County finally filling holes in Bradenton plaza

Crews worked Tuesday to fill in a hole that's created a massive headache for store owners at Cortez Plaza East. 

"It's challenging. We don't have our parking spots available, we can't get into the shopping center from the back of it," said Deon Sarlls, who owns Plato's Closet.   "A lot of times from the street they see the fencing and they just automatically think we are out of business or closed, but that's not the case.”

At E-Tradepost, assistant manager Courtney Curlin said it's a nuisance that drives customers away. 

"When they see that, customers don't feel safe to park here anymore because they are constantly worried their car is going to cave in," said Curlin. 

Manatee County Public Works said old underground pipes rusted out and allowed water to flow through. It caused local flooding and the holes to open. 

The county budgeted $250,000 for the repair and they're not even responsible. 

The problem started about two years ago when store owners noticed two holes that popped up in the parking lot of Cortez Plaza East.  They said at first the property owner fixed those holes, but when these holes appeared, they say he just sort of disappeared.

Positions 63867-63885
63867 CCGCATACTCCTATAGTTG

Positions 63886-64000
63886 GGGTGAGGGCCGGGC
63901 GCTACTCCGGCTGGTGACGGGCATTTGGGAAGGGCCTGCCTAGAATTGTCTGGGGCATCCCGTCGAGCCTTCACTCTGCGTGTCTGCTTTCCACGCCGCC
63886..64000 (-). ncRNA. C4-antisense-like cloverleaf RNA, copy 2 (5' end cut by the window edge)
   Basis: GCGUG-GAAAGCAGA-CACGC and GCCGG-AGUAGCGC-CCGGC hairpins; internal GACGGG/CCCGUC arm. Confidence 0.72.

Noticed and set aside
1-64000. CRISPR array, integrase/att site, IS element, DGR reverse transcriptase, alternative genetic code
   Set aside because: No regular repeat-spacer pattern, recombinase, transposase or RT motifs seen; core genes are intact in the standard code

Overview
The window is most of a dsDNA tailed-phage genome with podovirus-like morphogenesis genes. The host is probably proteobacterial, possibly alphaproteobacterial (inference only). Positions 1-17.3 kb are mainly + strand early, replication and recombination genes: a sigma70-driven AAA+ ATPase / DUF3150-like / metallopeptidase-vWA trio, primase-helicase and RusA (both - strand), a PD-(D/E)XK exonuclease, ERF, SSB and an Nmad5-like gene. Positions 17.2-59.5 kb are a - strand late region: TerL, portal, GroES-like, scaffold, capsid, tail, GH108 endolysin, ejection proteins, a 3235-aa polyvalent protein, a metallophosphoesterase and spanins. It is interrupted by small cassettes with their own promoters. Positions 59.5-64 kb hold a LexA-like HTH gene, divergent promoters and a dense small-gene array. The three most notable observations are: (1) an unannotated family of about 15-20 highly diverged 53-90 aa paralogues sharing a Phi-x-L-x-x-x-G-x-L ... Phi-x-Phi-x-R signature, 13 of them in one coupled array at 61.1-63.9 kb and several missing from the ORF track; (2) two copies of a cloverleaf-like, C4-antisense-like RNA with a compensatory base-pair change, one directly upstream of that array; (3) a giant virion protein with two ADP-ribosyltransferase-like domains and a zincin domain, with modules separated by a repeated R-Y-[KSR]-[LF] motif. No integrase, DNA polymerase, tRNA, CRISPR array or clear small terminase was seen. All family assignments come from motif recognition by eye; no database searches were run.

"He's been very uninvolved. I think it's been two years since anyone from our team has been able to reach him," said Sarlls. 

The plaza owner, Bradenton Associates LLC, will need to pay the county back. They've already been fined $10,000 for the problems at the plaza. The owners have the plaza listed for sale online. 

"We've gotten no response from anyone, we've seen no action taken to complete the repairs," said Myra Prater, the field maintenance division manager for Manatee County.

Prater said they plan on opening up on the holes into a channel so water can flow through.  The other hole will be opened to see if a repair can be made. 

"With it being private property, we have very limited paths that we can take to correct the situation on our own," she explained. 

That means the parking lot will not be repaved and store owners can only cross their fingers and hope more holes don't open up. 

"It's been a long road for them," Prater added.